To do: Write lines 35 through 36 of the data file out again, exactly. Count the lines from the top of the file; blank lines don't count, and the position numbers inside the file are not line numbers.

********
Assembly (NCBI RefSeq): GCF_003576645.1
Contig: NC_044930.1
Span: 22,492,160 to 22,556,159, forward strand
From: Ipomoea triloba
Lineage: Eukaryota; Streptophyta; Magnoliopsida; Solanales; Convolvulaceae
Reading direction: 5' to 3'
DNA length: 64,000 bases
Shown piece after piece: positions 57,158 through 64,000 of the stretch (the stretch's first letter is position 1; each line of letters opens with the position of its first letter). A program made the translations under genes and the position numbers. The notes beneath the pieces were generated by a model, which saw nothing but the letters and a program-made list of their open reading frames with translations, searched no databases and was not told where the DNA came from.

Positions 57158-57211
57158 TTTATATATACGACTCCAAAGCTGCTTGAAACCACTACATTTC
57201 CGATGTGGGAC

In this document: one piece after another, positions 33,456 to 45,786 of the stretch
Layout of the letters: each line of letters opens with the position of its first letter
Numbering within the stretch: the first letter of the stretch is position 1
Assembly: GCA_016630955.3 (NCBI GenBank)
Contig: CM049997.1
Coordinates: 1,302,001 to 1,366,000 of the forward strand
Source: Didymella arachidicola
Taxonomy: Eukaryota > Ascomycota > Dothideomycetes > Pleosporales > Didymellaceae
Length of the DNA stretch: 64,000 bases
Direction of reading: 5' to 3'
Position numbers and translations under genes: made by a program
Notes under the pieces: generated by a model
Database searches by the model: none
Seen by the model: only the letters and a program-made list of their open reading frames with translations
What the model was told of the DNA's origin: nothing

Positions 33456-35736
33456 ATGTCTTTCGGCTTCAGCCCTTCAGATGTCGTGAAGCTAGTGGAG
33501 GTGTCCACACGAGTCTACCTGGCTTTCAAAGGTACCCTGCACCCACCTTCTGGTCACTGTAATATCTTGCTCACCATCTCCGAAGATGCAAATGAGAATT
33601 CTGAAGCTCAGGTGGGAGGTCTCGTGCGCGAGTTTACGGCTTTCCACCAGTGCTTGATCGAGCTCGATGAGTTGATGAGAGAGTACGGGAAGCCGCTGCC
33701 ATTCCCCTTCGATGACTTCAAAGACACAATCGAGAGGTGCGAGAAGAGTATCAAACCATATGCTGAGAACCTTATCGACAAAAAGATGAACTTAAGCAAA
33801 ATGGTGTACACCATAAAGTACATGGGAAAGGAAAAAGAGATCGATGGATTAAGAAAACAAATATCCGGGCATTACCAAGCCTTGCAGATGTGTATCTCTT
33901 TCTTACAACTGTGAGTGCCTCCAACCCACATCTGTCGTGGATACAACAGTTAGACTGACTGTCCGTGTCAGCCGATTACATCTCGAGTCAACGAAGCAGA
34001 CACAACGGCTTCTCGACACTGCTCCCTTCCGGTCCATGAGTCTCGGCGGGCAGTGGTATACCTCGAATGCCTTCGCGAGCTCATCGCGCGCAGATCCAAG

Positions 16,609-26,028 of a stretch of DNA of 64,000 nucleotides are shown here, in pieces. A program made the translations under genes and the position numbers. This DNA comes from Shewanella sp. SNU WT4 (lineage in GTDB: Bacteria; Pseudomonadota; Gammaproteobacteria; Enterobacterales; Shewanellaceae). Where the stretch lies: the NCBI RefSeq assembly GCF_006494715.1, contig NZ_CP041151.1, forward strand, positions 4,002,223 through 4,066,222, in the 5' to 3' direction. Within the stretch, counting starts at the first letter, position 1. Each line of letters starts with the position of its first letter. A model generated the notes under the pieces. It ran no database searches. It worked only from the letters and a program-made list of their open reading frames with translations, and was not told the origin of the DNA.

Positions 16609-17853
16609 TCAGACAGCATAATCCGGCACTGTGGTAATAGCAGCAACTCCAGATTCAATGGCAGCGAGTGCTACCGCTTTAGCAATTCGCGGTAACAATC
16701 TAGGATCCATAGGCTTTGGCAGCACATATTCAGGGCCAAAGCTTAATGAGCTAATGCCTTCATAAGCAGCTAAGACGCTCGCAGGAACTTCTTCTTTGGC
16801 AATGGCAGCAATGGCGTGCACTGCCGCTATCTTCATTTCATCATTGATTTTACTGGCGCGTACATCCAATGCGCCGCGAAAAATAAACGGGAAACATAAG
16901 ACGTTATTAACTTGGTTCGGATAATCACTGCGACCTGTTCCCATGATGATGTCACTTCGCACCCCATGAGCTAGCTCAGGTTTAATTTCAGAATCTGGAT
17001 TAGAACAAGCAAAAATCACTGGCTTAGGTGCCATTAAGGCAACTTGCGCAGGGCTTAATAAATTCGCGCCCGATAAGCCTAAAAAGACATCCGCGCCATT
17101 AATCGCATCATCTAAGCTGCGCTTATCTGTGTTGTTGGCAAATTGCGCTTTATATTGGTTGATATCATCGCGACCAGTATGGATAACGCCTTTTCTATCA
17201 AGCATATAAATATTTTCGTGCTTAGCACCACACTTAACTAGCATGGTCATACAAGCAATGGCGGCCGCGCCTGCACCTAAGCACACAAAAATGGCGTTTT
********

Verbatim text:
Positions 16,609-26,028 of a stretch of DNA of 64,000 nucleotides are shown here, in pieces. A program made the translations under genes and the position numbers. This DNA comes from Shewanella sp. SNU WT4 (lineage in GTDB: Bacteria; Pseudomonadota; Gammaproteobacteria; Enterobacterales; Shewanellaceae). Where the stretch lies: the NCBI RefSeq assembly GCF_006494715.1, contig NZ_CP041151.1, forward strand, positions 4,002,223 through 4,066,222, in the 5' to 3' direction. Within the stretch, counting starts at the first letter, position 1. Each line of letters starts with the position of its first letter. A model generated the notes under the pieces. It ran no database searches. It worked only from the letters and a program-made list of their open reading frames with translations, and was not told the origin of the DNA.

Positions 16609-17853